‘These are people,’ says Aspinwall, ‘who aren’t sitting around wishing things were different. They believe in a better outcome, and that whatever measures they take will help them to heal.’ These people believe in being personally responsible for their lives instead of blaming circumstances.

Research led by Dr Mika Kivimaki in Finland concluded that optimism may reduce the risk of health problems and actually help a person recover after experiencing a serious life-changing event, such as death of a spouse or child. Following a major life crisis, pessimists tend to take more time off work than optimists.

‘Pessimists frequently distance themselves from emotional events and this coping strategy may be less effective than using active problem-focused coping immediately after an uncontrollable severe event such as death of a family member,’ said Dr. Kivimaki.

Pessimistic people face the real risk of giving up in the face of adversity, of passively accepting that they were born to draw the short straw in life. But we don’t need to live like this. When bad things happen we should take action by striving to find the ‘not me’, ‘not always’, ‘not everything’ explanations, then focus our energy there.

For some people it could mean the difference between life and death.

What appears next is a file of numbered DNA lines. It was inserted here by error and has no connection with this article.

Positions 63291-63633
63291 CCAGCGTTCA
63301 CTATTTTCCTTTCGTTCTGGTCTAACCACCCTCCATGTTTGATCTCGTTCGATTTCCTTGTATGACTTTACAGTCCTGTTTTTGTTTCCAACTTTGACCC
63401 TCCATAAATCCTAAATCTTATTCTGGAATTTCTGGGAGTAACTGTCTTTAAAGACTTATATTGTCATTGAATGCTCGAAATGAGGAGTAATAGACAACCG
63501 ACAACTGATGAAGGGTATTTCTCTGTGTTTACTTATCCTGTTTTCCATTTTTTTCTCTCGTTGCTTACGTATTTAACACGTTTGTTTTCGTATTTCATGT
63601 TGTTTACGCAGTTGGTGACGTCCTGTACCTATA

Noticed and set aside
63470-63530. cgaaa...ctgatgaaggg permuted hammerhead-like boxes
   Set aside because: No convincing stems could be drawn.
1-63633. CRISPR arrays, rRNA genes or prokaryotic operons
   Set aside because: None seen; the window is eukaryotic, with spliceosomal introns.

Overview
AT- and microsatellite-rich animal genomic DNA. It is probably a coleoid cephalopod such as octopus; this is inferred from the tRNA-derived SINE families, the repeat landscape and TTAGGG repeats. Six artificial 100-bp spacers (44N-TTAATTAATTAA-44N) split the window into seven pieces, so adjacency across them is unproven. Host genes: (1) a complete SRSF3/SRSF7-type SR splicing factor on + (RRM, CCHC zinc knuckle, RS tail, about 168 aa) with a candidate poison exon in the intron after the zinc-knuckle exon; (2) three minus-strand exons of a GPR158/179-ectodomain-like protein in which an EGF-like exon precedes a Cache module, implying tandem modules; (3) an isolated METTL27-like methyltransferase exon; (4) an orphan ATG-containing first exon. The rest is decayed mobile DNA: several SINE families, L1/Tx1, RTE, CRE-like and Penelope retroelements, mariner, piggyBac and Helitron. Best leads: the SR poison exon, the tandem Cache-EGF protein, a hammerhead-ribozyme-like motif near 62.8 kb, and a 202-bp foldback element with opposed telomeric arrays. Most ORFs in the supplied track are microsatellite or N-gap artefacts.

Optimism and Sport

Sports enthusiasts at every level are intuitively aware that the ‘mental’ part of performance can be just as important as the physical. Gymnastics is often said to 90% mental and 10% physical. Other sports see ‘intangible’ factors, such as confidence and a ‘cool’ head under pressure, make up more than 50% of success.

Many will talk about ‘being in the zone’ when they perform at their peak. Olympic 100-metre gold medallist Linford Christie described his focus on the starting line as being like looking down a long, straight tune. His ability to blank out other competitors, the roar of the crowd, the flashbulbs, gave him those extra centimetres over his rivals.

In sport, psychology matters – and at every level. If you go onto the squash court telling yourself that you’ve never beaten Joe before and that you’re not going to beat him today, then the result is very predictable.

Optimism boosts sporting performance, both at team and individual levels. Research into baseball and basketball teams in the USA revealed that teams have their own explanatory styles. The explanatory style used by teams after a defeat or when under pressure in the last few minutes of a game will determine future performance, regardless of the quality of the team. Those who are optimistic in the face of defeat are more likely to be successful in their next game; those who explain setbacks negatively will perform more poorly.  Research into swimmers revealed that the same trend holds for individual athletes. Quite simply, when under pressure optimistic sportsmen and women try harder – and they recover from defeat more quickly.